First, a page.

Before becoming a reporter and TV personality, Inside The World's Toughest Prisons host Raphael Rowe spent 12 years wrongly imprisoned. According to BBC News, he and two other men — Michael Davis and Randolph Johnson — were convicted in 1988 for the murder of one man and multiple robberies, earning them the nickname of the "M25 Three." But in 2000, a court of appeals overturned their conviction and freed them, citing an unfair trial. Since then, Rowe has been committed to telling his story and seeking justice for others like him. “It has been my passion. I am free now, but it's as if I'm still inside," he told The Guardian after his acquittal. "I'm still trying to get my voice heard."
Rowe studied journalism during his time in prison and read every document he could regarding his case, which helped him land a job as a reporter for BBC Radio 4's Today program less than a year after his release. “I had dreadlocks, brown skin and was a working class boy with prison slang when I joined," he told the UK's Daily Express. "Yet here I was reporting [for Today]." Had he not "learned the skills of being a meticulous researcher,” Rowe added, he wouldn't have been so successful.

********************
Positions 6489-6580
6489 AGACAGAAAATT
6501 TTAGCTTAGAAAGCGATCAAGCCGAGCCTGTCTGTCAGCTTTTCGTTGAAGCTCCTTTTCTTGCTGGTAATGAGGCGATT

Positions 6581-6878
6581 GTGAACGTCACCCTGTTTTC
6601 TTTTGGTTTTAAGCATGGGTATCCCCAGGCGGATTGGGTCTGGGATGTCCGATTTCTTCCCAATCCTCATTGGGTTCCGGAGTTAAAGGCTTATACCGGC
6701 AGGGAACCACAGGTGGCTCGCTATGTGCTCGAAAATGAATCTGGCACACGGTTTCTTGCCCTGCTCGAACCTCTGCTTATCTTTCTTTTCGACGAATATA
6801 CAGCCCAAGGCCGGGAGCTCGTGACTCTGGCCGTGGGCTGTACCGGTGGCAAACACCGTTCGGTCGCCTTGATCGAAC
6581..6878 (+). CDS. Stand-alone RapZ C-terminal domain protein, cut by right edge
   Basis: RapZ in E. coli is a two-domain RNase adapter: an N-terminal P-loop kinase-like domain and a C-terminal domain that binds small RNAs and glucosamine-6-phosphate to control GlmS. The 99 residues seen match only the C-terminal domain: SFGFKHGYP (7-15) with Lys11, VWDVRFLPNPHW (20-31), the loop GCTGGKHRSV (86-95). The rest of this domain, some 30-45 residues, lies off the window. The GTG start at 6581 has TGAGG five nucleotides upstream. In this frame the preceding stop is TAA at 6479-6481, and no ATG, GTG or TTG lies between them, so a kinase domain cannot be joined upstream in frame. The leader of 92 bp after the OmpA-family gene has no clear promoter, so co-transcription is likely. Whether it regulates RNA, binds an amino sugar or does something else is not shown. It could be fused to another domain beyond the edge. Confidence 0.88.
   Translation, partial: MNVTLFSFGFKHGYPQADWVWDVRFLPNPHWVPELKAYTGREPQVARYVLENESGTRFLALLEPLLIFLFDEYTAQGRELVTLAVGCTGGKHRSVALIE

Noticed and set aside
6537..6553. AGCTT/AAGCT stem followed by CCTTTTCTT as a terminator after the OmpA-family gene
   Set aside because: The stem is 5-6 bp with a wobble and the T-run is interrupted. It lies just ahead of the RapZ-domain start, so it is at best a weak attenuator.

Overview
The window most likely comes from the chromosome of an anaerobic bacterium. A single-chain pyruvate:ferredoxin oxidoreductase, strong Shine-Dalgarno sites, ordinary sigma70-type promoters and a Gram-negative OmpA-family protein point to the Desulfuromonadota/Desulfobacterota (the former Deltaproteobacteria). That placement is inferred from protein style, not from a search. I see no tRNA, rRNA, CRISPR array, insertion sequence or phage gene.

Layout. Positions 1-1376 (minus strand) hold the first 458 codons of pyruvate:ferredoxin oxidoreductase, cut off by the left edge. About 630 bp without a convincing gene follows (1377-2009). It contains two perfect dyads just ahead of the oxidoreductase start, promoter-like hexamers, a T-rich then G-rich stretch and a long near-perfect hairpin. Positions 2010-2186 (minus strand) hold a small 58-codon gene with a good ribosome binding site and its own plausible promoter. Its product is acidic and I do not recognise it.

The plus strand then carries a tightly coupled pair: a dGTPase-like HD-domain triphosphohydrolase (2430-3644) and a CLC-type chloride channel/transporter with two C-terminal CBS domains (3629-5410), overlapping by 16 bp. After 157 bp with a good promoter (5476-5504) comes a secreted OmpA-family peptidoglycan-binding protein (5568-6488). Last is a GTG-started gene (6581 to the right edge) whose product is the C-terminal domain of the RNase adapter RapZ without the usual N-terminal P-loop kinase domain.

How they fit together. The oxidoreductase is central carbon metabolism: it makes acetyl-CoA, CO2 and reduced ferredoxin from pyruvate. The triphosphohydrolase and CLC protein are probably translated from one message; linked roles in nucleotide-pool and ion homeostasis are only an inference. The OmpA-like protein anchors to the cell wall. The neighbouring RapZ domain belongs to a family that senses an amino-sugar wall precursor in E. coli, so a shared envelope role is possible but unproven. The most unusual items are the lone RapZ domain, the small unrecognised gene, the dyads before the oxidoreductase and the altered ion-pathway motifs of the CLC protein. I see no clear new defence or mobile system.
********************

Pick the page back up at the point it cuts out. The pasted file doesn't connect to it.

Later, Rowe moved on to report for BBC's docuseries Panorama, where he helped investigate the wrongful conviction of Barry George for the murder of Crimewatch presenter Jill Dando. In August 2008, seven years after his initial conviction, George was retried and acquitted after doubt was cast on the reliability of gunshot residue evidence.
Now, on World's Toughest Prisons, Rowe voluntarily reenters the institution he says scarred him for life in the hopes of shedding light on maximum security prison conditions and the need for global reform. "I believe it is crucial to show an insight into how prisons around the world work," he wrote on his website. "Only with greater knowledge and understanding can real reform take place."